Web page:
Need to use a temperature controlled iron (ideally, use Sn62 alloy @ 215c / 420F)
I can get you PCB's in 2-3 days (you send the file and PayPal the money, I drop the boards in USPS post as soon as they're done) -- faster if you're in the Atlanta area, especially if you get me the files before noon!
$20/1, $30/2 and $40/3
Send your inquiry to , and I'll get it shipped to you quickly.
Initial Hello World PCB (a 555 timer blinking some LEDs):
I've been impressed with Robo3D. They've sent me replacement parts, and my "out-of-the-box" experience required only minor tweaks, so I went for the "Kit Option" for my 2nd printer.
My CobbleBot Vanguard, IMHO, is unfinished. There were no/missing instructions for:
Putting the guide wheels together (you needed to add some spacers or the bearings wouldn't function properly)
Breaking in the Z Ballscrew
Aligning the Z Axis so it doesn't bind
Routing the wires (and with 2 extruders, neatness counts...)
Mounting the extruders (the supplied Teflon tubing wouldn't let me put them in the "obvious spot").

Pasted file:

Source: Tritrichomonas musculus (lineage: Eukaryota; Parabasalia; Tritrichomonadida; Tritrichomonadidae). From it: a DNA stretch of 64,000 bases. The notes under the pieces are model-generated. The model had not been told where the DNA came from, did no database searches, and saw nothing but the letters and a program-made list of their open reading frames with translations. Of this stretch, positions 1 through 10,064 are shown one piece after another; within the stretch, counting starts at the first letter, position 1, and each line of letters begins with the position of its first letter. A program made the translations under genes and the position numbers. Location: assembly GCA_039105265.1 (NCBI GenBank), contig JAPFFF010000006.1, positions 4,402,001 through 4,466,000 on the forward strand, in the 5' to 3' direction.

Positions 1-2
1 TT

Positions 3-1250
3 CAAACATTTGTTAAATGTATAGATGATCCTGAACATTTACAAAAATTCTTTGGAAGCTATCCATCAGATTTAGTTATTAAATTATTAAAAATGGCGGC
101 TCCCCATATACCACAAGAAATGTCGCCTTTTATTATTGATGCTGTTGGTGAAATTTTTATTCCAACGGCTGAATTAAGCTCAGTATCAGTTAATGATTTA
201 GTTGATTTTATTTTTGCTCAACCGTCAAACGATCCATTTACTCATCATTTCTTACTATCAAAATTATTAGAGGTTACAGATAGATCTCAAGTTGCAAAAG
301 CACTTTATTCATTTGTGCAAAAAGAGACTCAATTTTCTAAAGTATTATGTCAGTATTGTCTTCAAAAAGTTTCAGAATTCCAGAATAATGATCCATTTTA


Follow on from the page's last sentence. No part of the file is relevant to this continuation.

Proper home-switch mounting
Mounting the heated bed (thank you Mac Quillian)
Calibrating the stepper motor drivers
And so far, operation has been challenging:
Adjusting the Z0 height (Robo3D had an adjustment screw; now it has autolevel)
Since only one side is driven in Z, there is considerable droop across the X axis.
CobbleBot seriously underestimated the required power supply. 10A may be fine without a heated bed, but with the heated bed, you need >16A (the bed draws a little over 10A on its own!). I'm now using an ATX power supply with 24A capacity.
A lot of people are worried about contaminating the bearings and bushings if they use hairspray; I decided to use a removable plate of glass to not worry about the issue:
Glass plate held in with binder clips. Sorry about the filament bits!